Frosty early-morning temperatures turned balmy mid-afternoon, and as I stripped layers of clothing from my body, so was my moped stripped of power. Heading out of Ottawa towards Winchester I barely topped 40 km/h, and making things more difficult were spark plugs that regularly quit (I was down my last two unused spark plugs), as well as a sticking variator. I had greased the Motobecane’s variable drive pulley, but didn’t use heat-resistant grease (I found this out after disassembling the variator once home), and the constant high-speed operation (by moped standards) eventually turned the grease into a hard, glazed substance resembling hardened fibreglass resin. My ’ped refused to transfer into a lower ratio when slowing down, making starting from a stop nearly impossible without pedalling like a mad bastard. I soon adopted a non-stop riding style, slowing well before traffic lights and stop signs, while maintaining enough momentum to drift through without stopping.
I hit Kingston at twilight and stopped for gas and a quick meal. Upon leaving I encountered my biggest obstacle: darkness. I had meticulously prepared my moped for the rally by refreshing the engine, checking wheel bearings and adding auxiliary total-loss lighting, as the engine lacks a charging system. I strapped a 12-volt battery to the side of the moped and had installed two household 10-watt halogen lamps, which in a totally dark garage provided what seemed like more than adequate lighting. On a dark road, however, looking through tired, bloodshot eyes at the pale-yellow patch of light barely illuminating the pavement ahead of me was like looking at candlelight through welding goggles. Add to that the blinding glare of oncoming cars and I could only guess where to point my moped.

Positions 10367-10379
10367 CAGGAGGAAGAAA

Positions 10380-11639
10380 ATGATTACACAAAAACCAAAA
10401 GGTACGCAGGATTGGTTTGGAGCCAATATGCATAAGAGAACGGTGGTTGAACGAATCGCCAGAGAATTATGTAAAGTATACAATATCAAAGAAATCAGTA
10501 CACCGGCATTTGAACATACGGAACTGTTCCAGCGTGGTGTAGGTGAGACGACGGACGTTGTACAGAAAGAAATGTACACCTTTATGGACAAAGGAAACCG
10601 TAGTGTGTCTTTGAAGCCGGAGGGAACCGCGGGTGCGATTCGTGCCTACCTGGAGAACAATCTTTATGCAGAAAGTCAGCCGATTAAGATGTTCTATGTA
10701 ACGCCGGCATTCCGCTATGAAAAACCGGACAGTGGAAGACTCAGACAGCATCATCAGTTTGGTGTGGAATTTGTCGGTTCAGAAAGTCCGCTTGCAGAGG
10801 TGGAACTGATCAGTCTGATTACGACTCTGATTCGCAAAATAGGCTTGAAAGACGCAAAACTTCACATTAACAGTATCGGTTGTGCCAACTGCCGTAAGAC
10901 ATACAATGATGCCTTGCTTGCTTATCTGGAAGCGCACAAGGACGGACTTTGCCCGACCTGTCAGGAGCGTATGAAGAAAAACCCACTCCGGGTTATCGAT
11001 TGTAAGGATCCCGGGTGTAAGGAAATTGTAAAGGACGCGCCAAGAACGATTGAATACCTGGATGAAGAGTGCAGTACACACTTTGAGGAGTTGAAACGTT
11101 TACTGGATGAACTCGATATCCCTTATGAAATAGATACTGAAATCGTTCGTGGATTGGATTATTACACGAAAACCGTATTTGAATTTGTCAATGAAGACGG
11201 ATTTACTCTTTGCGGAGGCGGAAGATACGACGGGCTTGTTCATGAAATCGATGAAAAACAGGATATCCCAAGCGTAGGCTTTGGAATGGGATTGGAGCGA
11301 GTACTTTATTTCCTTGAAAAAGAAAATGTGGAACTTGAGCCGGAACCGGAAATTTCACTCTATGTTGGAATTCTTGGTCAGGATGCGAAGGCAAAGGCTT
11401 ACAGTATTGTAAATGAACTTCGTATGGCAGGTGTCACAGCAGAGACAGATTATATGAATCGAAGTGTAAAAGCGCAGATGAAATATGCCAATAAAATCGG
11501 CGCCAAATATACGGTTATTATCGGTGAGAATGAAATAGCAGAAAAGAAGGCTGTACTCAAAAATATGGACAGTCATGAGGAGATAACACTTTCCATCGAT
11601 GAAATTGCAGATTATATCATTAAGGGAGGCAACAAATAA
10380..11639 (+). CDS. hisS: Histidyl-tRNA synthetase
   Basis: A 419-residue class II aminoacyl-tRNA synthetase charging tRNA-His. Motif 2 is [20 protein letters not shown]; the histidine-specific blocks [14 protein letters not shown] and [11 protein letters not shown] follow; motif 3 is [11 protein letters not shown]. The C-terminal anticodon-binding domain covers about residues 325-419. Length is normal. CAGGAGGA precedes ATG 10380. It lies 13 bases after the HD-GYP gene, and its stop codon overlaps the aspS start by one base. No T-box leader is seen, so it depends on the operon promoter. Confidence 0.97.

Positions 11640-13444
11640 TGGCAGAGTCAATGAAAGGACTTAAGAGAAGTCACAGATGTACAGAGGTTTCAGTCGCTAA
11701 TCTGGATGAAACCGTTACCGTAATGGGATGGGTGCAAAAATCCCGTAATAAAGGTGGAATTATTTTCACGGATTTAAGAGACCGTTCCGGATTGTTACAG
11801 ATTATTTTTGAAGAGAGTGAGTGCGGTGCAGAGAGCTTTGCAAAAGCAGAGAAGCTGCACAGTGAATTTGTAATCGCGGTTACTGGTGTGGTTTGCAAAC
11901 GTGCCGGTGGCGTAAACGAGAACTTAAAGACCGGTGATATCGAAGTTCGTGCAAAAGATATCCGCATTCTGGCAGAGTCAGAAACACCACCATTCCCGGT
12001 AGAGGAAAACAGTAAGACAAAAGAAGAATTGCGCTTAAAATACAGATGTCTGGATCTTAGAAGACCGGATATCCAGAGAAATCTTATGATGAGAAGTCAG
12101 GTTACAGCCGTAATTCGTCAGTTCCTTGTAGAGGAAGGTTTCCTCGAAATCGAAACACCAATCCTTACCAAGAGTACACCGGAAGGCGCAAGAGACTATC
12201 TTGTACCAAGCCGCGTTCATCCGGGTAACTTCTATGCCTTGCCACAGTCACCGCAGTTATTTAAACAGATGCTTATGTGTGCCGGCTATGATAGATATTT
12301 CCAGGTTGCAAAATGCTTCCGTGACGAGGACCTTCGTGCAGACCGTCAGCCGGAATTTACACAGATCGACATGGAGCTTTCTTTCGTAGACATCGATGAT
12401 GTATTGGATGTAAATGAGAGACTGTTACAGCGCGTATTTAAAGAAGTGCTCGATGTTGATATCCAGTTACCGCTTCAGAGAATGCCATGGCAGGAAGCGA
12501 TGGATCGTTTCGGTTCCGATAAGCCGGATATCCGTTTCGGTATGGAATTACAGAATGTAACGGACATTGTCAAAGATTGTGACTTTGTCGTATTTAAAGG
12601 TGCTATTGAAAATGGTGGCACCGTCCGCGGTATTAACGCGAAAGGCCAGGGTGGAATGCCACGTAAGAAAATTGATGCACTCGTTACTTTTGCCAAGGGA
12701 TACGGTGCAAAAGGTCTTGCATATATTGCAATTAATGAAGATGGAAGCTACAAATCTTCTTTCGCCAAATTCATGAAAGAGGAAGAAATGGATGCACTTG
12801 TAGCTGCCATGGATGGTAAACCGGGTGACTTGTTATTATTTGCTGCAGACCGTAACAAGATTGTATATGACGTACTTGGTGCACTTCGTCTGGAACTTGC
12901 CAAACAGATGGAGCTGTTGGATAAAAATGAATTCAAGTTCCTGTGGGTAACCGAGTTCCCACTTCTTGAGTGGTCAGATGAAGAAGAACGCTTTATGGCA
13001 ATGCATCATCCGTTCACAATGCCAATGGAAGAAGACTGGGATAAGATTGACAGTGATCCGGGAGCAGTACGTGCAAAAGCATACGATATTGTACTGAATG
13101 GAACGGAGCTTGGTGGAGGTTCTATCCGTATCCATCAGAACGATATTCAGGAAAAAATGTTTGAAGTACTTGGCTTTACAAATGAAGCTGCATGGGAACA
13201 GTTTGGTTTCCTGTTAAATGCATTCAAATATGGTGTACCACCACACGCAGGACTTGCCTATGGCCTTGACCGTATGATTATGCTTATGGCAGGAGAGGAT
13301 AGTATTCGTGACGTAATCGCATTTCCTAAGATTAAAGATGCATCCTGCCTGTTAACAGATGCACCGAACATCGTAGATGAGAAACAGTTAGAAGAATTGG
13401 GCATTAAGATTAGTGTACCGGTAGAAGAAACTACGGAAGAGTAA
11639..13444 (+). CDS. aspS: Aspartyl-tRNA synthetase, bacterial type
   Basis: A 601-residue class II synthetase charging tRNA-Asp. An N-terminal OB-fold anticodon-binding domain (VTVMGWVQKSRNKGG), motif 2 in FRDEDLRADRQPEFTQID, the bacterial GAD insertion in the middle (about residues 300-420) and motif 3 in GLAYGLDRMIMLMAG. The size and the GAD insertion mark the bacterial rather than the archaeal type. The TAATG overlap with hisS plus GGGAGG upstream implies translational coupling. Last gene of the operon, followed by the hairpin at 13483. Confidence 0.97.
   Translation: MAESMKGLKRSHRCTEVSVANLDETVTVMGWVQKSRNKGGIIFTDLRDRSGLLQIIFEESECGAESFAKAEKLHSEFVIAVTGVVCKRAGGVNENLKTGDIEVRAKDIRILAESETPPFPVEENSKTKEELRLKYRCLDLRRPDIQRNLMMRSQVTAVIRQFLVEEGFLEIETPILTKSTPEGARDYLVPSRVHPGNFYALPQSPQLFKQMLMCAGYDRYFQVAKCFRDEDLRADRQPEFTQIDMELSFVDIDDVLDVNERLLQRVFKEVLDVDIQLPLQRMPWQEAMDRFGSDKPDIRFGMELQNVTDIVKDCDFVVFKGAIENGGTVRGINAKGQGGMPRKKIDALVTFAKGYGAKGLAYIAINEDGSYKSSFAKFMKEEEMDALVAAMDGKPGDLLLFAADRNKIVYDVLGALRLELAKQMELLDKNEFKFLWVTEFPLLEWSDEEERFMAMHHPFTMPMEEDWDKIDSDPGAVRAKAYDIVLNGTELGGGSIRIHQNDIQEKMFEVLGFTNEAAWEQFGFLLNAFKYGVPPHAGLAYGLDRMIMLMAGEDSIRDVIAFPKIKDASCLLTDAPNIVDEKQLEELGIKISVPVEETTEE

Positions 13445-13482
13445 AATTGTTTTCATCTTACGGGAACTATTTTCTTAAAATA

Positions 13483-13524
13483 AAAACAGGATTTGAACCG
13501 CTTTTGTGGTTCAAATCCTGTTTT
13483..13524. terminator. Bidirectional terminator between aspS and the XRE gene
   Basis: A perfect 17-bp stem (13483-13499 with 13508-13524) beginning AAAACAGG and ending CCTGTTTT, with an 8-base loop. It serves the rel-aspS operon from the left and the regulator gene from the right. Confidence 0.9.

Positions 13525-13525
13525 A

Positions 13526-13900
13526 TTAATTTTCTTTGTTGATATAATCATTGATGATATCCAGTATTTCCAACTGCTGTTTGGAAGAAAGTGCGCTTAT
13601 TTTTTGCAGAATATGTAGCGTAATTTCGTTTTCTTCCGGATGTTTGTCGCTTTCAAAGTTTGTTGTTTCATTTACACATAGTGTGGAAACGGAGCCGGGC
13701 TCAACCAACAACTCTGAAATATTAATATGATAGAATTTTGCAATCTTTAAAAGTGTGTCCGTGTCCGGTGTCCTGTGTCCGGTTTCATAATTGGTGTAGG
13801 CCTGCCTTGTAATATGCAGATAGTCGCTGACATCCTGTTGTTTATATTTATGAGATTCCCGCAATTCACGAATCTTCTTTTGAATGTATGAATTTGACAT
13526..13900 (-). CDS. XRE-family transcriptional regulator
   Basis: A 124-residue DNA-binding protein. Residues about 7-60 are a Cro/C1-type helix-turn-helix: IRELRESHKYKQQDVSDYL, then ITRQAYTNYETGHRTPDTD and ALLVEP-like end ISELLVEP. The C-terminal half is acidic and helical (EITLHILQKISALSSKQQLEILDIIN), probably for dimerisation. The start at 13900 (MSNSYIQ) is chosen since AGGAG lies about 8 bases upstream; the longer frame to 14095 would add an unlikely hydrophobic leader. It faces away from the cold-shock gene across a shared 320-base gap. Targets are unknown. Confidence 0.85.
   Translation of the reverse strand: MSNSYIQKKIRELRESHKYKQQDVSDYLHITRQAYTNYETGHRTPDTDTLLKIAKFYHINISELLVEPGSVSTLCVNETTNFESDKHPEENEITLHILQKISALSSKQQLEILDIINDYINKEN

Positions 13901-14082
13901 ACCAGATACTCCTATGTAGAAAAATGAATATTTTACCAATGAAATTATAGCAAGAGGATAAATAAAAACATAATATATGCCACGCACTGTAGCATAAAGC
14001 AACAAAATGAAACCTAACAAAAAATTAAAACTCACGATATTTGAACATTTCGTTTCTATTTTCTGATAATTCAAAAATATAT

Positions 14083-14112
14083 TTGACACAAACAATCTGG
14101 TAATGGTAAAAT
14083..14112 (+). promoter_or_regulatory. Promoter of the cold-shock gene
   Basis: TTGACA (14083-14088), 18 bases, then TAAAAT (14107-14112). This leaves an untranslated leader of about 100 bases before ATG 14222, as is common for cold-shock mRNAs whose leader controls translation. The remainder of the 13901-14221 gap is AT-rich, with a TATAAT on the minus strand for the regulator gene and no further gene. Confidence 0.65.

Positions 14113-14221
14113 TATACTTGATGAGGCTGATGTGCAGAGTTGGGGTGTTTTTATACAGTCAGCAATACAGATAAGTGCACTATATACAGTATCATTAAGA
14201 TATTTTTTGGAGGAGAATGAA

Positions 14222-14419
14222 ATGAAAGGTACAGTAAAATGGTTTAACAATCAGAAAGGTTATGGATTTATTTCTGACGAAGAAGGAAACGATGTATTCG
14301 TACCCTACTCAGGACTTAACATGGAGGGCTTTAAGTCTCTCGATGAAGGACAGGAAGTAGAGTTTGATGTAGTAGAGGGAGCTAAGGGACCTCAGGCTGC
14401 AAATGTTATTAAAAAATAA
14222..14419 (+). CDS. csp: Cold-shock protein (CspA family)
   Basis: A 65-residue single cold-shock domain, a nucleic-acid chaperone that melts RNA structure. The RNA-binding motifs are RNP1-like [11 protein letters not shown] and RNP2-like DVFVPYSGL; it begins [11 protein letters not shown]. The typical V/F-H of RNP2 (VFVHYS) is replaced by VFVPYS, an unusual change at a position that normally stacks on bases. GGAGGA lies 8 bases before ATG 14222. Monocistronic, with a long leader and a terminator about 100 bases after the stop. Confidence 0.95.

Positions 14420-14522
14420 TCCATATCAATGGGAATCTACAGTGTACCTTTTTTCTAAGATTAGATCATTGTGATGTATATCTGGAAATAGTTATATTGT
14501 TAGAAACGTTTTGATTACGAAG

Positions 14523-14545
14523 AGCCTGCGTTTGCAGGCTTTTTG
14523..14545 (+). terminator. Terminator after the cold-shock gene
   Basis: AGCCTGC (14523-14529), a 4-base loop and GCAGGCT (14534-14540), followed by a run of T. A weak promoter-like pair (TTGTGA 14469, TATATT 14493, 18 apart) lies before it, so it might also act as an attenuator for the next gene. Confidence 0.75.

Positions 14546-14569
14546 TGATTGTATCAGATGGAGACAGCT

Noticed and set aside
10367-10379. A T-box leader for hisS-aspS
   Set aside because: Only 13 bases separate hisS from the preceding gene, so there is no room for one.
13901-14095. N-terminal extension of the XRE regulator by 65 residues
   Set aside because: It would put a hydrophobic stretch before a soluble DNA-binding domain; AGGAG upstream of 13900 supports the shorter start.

Straining to see the road those last few hours to the finish drained me more than the rest of the day had, pedalling included. I arrived at the finish just before midnight, 19 hours after my departure. I was told by one of the scorekeepers that if I took off immediately for the bonus loop to Cobourg, I had a chance at winning. One glaring look at him with my crimson-burning eyes prompted the retraction: “Oh—never mind.”
Of the 55 teams that made the start, 43 finished. Team Wheel Easy was vindicated for the scooter lost before the start by winning a new Kymco. The Go-Go boys, who, despite reassembling their Ruckus only minutes before the start, took second, while I managed a respectable 14th in a field dominated by faster, newer machines—and madder bastards.
I’ve since suggested to Harris that he include a new class for home-built machines—a class for the maddest bastards of all. Besides, I must find something to do with this bicycle engine I bought.